Friday, June 04, 2010

Hi-tech manipulation

WAS there really cheating during the first automated polls in the Philippines held last May 10, 2010? Of course, there was. Believably, it has always been so since the first national elections in 1946 (after the rebirth of Philippine independence in July 4, 1946) but only gained widespread notoriety during the snap elections in 1986 that saw computer encoders walking out for failing to swallow blatant electoral fraud and manipulations that brandished an ailing Ferdinand Marcos leading by a million over Corazon Aquino.

The craft of vote shaving popularly known as “dagdag-bawas” had seemingly become a tolerable lot together with vote buying that in some provinces is now going at the rate of Five Hundred to Three Thousand Pesos per electorate. But the budget for vote buying, advertising and mobilization pales in comparison to the hefty sum allocated to “election operators” that reportedly has become a big syndicate that fleece millions of pesos from local and national candidates in exchange for sure victory.

The street adage that nobody is defeated only cheated has become commonplace and reflective of Philippine electoral politics that according to the bishops “is possibly the biggest bane in our life as a nation and the most pernicious obstacle to our achieving of full human development.”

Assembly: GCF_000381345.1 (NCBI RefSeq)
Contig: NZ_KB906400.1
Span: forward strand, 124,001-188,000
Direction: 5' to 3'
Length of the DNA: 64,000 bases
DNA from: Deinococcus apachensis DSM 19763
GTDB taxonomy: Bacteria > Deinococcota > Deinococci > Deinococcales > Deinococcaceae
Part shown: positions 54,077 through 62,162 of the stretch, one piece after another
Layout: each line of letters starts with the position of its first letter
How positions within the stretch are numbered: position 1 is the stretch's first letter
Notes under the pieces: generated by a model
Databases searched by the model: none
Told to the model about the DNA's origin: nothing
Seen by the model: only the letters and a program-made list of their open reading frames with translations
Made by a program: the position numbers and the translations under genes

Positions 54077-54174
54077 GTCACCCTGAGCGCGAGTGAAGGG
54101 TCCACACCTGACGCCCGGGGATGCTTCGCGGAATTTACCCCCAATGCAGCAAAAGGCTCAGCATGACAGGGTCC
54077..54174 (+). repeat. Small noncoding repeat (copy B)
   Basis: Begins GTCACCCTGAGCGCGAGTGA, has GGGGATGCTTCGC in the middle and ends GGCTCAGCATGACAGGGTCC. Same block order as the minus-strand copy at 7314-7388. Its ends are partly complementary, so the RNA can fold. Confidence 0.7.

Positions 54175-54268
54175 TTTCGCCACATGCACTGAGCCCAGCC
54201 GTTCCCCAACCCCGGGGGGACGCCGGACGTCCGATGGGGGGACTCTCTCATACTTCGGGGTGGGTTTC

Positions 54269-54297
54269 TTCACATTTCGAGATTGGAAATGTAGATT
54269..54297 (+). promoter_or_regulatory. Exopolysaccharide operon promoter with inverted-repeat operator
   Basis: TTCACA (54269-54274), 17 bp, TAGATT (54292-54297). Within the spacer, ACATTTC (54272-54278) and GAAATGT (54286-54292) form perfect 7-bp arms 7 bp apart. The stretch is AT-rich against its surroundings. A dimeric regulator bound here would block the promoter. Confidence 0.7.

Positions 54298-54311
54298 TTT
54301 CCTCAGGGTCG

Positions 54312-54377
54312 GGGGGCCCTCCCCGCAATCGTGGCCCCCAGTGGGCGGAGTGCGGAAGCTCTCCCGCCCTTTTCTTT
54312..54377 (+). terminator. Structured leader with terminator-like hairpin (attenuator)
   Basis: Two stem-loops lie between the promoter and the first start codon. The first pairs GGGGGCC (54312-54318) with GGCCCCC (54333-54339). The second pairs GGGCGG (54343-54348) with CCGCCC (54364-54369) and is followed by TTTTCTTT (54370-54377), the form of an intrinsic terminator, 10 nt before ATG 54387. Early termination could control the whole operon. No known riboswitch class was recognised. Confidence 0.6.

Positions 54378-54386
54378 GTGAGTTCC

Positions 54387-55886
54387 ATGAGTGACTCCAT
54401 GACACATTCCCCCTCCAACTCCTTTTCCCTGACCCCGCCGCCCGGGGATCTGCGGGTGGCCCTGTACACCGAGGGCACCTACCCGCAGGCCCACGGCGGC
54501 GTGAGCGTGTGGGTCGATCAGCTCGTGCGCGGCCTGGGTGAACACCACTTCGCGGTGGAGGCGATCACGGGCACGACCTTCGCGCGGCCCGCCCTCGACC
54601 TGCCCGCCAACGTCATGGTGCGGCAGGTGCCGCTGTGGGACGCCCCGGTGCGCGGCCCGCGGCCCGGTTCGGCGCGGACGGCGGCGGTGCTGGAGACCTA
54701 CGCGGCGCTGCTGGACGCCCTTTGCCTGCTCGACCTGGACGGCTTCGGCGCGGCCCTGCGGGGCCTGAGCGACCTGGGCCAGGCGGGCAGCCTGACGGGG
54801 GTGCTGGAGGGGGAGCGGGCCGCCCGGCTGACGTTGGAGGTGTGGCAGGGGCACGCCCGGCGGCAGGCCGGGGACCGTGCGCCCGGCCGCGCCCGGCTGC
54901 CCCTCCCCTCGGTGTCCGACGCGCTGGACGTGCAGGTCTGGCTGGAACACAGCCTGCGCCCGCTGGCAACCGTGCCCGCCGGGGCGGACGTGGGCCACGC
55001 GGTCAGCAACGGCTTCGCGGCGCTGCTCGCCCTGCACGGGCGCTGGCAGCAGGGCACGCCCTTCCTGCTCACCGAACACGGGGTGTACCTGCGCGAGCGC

Although the manual count conducted by Congress sitting as the national board of canvassers for president and vice president is, at press time, almost at the tail-end of the canvass, allegations of automated fraud is still raging. Telltale signs and circumstances of cheating had been presented even at the congressional inquiries and in the media. But so far nobody has yet delivered a substantial blow especially to a passive public that do not have a good grasp of the technological sphere.

Admittedly, even the Commission on Elections (Comelec) and the citizen’s watchdog, the Parish Pastoral Council for Responsible Voting (PPCRV), are out of the league when it comes to complications in information technology—and, therefore, of computer manipulations which many refer to as technical glitches. The vulnerability of source codes, the hasty reprogramming of Compact Flash Cards and the unsecured data transmission procedures could very well subvert the sovereign will of the people in a highly technical platform that may look so neat and clean yet beyond the powers of ordinary observers. Be that as it may, but in the present order of things, the country is not yet prepared to appreciate the depth and breadth of a hi-tech election manipulation.

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